Bucs WR Shepard knows Eagles offense well
TAMPA -- As the Bucs build a plan to try to contain Chip Kelly's uptempo Eagles offense on Sunday, one Bucs player has experience both within that scheme and with an opponent who has beaten it: rookie receiver Russell Shepard.
Shepard, a former LSU player who has not caught a pass this season, joined the Bucs after spending four months this summer with the Eagles, where he came to appreciate the complexity of the offense Kelly brought to Philadelphia from a college powerhouse in Oregon.
"It was pretty challenging -- it's an uptempo offense, very different from a lot of college and NFL (teams)," Shepard said Monday as the Bucs prepare for Sunday's home game. "There's a challenge it presents to every defense that goes against it, being able to figure out those wrinkles you don't usually see. As a skill player playing in that offense, I realized what a challenge it was learning it. I can only imagine as a defensive player (trying) to stop it."
Shepard said he enjoyed his time with the Eagles, who he said had hoped to sign him to the practice squad after being among the team's final cuts. But he also has the rare experience of seeing a Kelly college team lose -- he was at LSU (albeit suspended for the game) when the Tigers beat Oregon 40-27 in the 2011 season opener. It's one of just three losses Kelly took in his final two college seasons, and one of only two times in those seasons his teams were held to less than 34 points.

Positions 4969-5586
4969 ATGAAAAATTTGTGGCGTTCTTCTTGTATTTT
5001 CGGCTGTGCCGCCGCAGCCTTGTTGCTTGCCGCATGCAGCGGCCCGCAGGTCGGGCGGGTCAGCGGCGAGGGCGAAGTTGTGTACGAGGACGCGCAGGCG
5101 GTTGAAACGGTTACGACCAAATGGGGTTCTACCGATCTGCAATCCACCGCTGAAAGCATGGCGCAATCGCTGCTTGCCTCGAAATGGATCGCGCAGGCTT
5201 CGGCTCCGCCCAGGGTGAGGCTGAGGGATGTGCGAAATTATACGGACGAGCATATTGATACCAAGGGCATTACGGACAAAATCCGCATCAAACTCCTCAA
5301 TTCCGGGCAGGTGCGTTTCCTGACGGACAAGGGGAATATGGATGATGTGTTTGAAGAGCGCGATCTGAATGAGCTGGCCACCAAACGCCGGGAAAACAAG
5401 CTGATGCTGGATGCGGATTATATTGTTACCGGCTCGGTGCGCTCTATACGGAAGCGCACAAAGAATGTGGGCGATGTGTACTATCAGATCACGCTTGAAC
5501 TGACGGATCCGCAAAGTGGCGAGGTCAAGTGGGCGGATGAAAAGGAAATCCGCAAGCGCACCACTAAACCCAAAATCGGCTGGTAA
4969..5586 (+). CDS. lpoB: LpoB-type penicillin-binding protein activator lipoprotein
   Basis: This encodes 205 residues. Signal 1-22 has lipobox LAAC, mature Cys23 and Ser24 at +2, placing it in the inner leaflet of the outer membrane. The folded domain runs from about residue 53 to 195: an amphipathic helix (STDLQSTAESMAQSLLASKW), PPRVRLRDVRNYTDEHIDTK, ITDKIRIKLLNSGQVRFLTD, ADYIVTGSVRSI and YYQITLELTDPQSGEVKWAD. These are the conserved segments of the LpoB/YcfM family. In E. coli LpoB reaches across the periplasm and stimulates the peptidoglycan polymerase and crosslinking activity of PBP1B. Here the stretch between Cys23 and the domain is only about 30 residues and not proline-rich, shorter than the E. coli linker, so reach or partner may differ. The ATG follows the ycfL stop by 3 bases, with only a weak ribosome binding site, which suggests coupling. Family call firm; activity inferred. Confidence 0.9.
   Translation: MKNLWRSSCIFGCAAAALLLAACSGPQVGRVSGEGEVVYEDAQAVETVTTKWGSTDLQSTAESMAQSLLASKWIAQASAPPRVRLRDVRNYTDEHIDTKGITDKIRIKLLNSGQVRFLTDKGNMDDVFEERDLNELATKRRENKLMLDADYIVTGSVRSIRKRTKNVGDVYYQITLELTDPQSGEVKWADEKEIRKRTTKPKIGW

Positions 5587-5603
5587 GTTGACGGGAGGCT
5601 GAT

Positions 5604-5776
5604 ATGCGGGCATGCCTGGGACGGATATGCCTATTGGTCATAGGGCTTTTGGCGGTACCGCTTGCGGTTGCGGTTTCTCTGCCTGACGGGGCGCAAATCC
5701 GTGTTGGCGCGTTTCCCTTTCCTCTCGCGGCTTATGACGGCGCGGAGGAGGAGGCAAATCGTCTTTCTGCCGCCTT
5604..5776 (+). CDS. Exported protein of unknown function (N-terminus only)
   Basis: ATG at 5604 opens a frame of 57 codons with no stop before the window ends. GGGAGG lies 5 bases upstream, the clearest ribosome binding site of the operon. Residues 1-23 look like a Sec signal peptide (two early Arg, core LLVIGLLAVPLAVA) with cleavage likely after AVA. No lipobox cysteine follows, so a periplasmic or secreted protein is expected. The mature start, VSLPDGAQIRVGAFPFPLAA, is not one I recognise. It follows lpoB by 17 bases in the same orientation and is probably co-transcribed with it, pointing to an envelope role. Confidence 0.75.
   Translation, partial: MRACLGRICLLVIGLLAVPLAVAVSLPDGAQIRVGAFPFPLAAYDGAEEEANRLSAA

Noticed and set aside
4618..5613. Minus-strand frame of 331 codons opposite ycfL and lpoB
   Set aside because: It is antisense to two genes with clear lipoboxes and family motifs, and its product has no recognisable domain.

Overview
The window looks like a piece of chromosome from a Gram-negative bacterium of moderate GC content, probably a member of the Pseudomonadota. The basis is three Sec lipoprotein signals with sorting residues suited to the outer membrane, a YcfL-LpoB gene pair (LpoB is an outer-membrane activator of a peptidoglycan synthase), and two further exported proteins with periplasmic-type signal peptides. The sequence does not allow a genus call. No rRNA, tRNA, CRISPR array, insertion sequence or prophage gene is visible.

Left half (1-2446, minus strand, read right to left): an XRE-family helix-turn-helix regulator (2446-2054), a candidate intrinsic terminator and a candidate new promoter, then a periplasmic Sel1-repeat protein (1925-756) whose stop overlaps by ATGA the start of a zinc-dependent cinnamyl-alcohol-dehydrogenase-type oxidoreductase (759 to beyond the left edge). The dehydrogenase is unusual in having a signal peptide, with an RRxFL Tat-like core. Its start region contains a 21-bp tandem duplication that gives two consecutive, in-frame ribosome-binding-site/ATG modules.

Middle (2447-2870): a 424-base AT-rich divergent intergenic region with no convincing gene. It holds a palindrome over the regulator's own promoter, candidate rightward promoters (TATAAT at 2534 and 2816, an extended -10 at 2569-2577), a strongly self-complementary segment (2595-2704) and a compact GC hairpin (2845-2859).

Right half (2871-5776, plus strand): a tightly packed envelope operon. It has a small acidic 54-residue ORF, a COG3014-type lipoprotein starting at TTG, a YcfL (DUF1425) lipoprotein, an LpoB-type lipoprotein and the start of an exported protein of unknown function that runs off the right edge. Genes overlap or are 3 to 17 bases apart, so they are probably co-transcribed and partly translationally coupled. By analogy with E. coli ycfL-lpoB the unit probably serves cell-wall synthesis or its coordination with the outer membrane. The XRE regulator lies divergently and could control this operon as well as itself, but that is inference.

"At LSU, we beat Oregon. The way you beat his offense, the way you shut it down, is you hit it in the mouth," Shepard said. "You play physical football up front, take away the running game. Their offense is built off the run. If the running backs can be productive and have open lanes, that sets up everything else. Our defensive front seven is the best in the NFL, I believe. We have all the right guys to be able to have success against this team."
Shepard said he'll try to use his knowledge of the Eagles offense to help the Bucs this week, working on the scout team to simulate what they'll see on Sunday as best he can.
"The best thing to do is get lined up, identify your keys, play fast and play violent," he said.